Montreal-based disability activists Gift Tshuma and Aimee Louw are establishing a new platform to discuss various angles around access. #CripTalkCorner is presented by Accessibilize Montreal in collaboration with Cinema Politica Concordia.

The video of their first online event is available here:

Posted by Accessibilize Montreal on Monday, May 4, 2020
An orange e-flyer with a black triangle showing a symbol for ASL interpretation.  Text reads: Join Gift Tshuma and Aimee Louw on various discussions around access, because we need each other now more than ever!  

Date: May 4th 2020
Time: 7:15 PM to 8:15 PM ET

For more details check out:
#CripTalkCorner eFlyer

If you haven’t encountered Aimee’s work before, we highly recommend her 2019 article: Where is the Disability Beat in Canada? You can find out more on her website

We were interested to hear Propeller Dance’s Liz Winkelaar discussing some related issues in this article and video clip.

Gift has also co-founded a new podcast called the Unashamed Truth with Terry Chase and Dwight Chase. In this first episode, they talk informally about Black identity in the wake of the murder of Ahmaud Arbery, various manifestations of systemic oppression, and joyful music:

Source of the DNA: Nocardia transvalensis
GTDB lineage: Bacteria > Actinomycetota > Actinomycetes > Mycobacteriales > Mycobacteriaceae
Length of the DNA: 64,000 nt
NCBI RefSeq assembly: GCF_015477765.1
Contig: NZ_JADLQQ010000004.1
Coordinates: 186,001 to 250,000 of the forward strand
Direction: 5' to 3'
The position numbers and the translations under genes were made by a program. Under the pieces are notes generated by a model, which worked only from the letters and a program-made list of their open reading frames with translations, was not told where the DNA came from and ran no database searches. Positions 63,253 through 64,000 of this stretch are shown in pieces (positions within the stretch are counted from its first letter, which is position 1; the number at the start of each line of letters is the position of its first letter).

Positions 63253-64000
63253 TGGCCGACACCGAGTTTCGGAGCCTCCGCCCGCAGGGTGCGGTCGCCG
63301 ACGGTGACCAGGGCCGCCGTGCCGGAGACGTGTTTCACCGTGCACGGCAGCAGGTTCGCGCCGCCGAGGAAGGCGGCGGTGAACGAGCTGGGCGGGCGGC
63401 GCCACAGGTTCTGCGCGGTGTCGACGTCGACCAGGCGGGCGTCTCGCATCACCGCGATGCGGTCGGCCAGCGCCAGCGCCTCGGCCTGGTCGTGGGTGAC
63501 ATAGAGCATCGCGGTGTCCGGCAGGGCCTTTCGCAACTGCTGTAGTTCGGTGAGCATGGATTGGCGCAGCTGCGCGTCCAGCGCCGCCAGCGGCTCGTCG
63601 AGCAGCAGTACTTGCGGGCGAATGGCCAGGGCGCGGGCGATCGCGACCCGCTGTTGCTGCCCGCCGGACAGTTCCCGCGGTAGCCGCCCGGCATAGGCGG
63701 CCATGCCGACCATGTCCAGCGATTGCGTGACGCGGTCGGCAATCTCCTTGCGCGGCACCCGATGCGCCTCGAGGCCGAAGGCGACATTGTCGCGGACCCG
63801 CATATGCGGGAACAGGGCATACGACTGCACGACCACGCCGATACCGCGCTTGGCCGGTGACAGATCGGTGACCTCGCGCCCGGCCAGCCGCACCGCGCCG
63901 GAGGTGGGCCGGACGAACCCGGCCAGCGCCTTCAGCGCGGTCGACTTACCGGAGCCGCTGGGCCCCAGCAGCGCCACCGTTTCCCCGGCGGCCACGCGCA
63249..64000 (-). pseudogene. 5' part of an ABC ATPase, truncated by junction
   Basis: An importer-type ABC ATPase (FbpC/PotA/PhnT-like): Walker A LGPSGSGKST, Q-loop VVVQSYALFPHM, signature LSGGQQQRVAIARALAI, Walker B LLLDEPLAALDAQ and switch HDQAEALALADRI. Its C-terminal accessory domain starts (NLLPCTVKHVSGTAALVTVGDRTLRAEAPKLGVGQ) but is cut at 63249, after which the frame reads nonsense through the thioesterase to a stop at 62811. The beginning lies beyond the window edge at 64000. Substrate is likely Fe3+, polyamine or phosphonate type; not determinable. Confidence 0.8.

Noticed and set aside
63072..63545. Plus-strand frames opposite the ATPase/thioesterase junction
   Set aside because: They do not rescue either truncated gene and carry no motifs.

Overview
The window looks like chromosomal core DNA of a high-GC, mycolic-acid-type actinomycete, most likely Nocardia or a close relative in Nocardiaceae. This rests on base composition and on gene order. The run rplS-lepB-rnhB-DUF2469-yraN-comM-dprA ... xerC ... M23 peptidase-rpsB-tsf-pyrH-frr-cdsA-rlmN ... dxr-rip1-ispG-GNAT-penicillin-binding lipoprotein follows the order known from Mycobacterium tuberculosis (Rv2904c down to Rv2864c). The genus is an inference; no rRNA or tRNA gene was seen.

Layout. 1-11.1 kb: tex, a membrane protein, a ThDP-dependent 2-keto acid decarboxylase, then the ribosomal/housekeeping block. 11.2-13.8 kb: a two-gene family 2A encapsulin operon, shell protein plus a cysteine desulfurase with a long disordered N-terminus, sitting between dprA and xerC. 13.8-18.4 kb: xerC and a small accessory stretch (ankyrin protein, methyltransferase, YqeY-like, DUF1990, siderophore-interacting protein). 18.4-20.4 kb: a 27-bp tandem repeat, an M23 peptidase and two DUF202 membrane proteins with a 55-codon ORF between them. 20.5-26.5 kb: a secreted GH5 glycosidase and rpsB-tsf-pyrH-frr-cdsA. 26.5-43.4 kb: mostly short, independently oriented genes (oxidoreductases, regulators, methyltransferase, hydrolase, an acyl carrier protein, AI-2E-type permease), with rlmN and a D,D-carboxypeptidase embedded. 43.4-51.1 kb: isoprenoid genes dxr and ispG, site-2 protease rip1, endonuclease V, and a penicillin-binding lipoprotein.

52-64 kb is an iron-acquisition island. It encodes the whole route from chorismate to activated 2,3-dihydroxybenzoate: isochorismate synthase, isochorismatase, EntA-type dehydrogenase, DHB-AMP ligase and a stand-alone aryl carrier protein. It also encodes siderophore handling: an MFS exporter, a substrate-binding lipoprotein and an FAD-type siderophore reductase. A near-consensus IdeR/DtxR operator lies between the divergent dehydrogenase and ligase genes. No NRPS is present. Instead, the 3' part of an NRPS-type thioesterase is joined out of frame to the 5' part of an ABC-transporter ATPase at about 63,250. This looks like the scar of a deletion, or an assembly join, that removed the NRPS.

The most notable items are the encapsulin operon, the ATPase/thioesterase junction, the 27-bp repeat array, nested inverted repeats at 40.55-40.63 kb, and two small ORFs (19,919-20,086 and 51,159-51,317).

We have been taking some time out to rethink the project while our surroundings change rapidly. While this is a difficult time for us all, we are clearly entering a new age of remote collaboration – a topic very close to our hearts. Please watch this space for further updates.

For the time being, you can join Gift Tshuma for a live discussion of the film When We Walk alongside Aimee Louw and the director of the film Jason DaSilva. This event was originally scheduled as a Cinema Politica event last month, and is now being hosted online.

Watch the film here until the 6th of April:

And find details for the livestream Q&A on the evening of the 6th April here:

When he’s not hanging out with us jamming with light sensors and debating accessibility of music technology, Gift organises a Montreal-based group called the United Tribulation Choir. The group has been going since 2007, and brings together gospel with a broad range of styles.

To celebrate Black History Month this year, UTC will be performing alongside Rivers Edge Community Choir on the 22nd February, 8pm at 5567 Chemin de la Côte-Saint-Antoine.

You can check out some rehearsal footage here:

Robyn, Gift, John, and Jacqui jamming in the studio with various acoustic and electronic instruments.

Here are some images taken at our recent workshops in the UK and Canada in October/November 2019, starting with our launch with Drake Music at Graeae Theatre. We are grateful to acknowledge support from the Canada Council for the Arts for travel to the UK, in addition to our #NewConversations funding..

Watch this space for videos and descriptions coming soon!